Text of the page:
Behind the Scenes, Interviews
Q&A with Franklin Becker, Chef Partner at The Little Beet
September 3, 2014
SPE Certified’s newest client is The Little Beet, the sensational new grab and go in Midtown Manhattan whose mission is to serve real food deliciously. In anticipation of its expansion to four other NY-metro locations this fall, our VP Marketing, Greg Deligdisch, sat down with Chef Partner Franklin Becker to find out more…
Q: What prompted you to become a chef?
A: I’ve been cooking for as long as I remember, helping my mother as a 7 year-old in her Brooklyn kitchen! I love to cook and make people happy; it’s my life and passion. So I went to the CIA [Culinary Institute of America] for some formal training.
Q: As a young chef, did you have any culinary heroes you looked up to?
A: I grew up in the 80s and 90s when a handful of chefs were making their name as American icons – Larry Forgione, Charlie Palmer, David Burke, Jonathan Waxman, Alfred Portale... I was observing this diverse core group, admiring their innovations and viewing them as major leaders at the time.
Initially, though, I ended up taking a southwestern route and was into the works of Stephan Pyles, Robert Del Grande, David Walzog and Bobby Flay.
Q: Can you tell us a bit about your career track and how you ended up at The Little Beet?
A: I first worked with Charlie Palmer, David Walzog and Bobby Flay before changing direction. Then my first real chef position was at Local, which got great reviews followed by stints as Executive Chef at Capitale, Brasserie and Trinity at the Tribeca Grand Hotel. Then, later I became the Executive Chef of Abe & Arthur's before being promoted to Corporate Chef for the EMM Group, which was bridging the gap between nightlife and fine dining.
Q: How is The Little Beet different from other so-called “healthy grab and gos”? What makes The Little Beet unique?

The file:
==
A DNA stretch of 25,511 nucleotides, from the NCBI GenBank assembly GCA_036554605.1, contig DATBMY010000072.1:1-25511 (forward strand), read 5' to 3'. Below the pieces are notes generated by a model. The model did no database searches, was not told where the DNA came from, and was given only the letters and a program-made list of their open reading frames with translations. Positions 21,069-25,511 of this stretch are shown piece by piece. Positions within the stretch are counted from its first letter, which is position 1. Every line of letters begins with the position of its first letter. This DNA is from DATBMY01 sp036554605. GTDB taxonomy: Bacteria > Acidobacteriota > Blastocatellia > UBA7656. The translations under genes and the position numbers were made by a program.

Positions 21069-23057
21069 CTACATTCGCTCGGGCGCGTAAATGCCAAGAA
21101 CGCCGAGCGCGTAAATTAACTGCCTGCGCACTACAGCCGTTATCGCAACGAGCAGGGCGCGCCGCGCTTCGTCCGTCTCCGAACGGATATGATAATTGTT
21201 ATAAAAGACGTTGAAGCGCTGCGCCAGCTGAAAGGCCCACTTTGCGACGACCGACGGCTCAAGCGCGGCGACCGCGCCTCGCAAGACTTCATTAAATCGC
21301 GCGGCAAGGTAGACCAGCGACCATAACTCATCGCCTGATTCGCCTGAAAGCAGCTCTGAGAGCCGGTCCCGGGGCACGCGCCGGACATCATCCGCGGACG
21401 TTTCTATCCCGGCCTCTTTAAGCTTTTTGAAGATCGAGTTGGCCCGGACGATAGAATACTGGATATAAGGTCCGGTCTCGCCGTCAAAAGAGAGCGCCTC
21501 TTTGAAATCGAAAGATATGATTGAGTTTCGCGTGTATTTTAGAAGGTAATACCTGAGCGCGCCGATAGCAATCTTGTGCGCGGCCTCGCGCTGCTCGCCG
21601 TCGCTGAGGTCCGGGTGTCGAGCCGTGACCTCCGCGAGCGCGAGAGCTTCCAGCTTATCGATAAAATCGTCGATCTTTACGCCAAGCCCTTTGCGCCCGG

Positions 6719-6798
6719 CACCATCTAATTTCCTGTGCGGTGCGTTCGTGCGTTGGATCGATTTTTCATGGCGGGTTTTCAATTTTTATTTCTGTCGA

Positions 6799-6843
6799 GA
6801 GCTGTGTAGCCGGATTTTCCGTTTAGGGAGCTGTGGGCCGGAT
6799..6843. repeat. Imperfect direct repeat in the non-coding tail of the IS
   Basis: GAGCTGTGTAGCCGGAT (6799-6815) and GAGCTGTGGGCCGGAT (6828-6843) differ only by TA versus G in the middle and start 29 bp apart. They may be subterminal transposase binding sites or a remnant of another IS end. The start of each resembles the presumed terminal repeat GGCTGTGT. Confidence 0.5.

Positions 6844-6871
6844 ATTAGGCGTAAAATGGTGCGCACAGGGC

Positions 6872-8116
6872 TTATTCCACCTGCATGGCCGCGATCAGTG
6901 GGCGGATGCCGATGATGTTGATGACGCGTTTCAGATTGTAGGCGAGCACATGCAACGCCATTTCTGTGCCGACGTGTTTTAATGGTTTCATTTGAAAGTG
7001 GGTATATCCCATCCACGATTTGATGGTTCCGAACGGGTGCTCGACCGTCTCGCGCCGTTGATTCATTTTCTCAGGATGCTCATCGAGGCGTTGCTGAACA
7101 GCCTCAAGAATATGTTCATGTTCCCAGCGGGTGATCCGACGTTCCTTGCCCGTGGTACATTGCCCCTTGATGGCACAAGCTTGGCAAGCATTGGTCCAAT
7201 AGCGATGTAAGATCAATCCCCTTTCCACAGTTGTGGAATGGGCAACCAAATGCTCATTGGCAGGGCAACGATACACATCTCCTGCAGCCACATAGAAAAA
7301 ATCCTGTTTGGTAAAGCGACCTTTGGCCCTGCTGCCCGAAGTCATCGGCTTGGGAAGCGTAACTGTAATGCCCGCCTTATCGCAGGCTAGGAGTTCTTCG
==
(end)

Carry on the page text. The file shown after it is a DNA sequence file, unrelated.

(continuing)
A: Health comes naturally; we don’t consciously think about it, but rather focus on food that tastes great – that also happens to be healthy. We don’t follow trends, we set them; for example, The Little Beet is 100% gluten free, a key differentiator versus our competitors.
Q: Do you think The Little Beet is tailor-made for a New York sensibility, or does it have broader, more national appeal?
A: Not national, but global! In 10 years, we’d like to be at 100 units and become a household name. It’s ambitious, but our objective is to tackle food-related illnesses by changing the way America eats. Soon, we will be opening three locations: Park and 51st, the Financial District and Roosevelt Fields on Long Island. And in October we’ll be premiering a sit-down version of The Little Beet on Park and 24th.
Q: “Wholesome food” is clearly a guiding ethos at The Little Beet. Could you describe exactly what that means to you?
A: Good ingredients prepared simply and well, showcasing their natural benefits and great taste. The word healthy is overused and didn’t quite capture what wholesome communicates, namely great tasting food that is good for you.
Q: What is your “go to” healthy ingredient?
A: I have several -- can’t just name one! Avocados (what a great texture!) and nuts (amazingly versatile and so good for you). And in the fast casual world, citrus (for the flavor “bombs”) and fresh herbs are sorely underutilized; we want to change that.
Q: SPE Certified’s goal is to bring healthy AND delicious food to as many people as possible. Has nutrition always been important to you as a chef?
A: Honestly, it was never a priority until I was diagnosed with Type 2 Diabetes at age 27. So initially my interest in vegetables, fruits, grains and healthy fats was for selfish reasons, but that has morphed into a profound appreciation of how great food, simply prepared, can be a life-changer.
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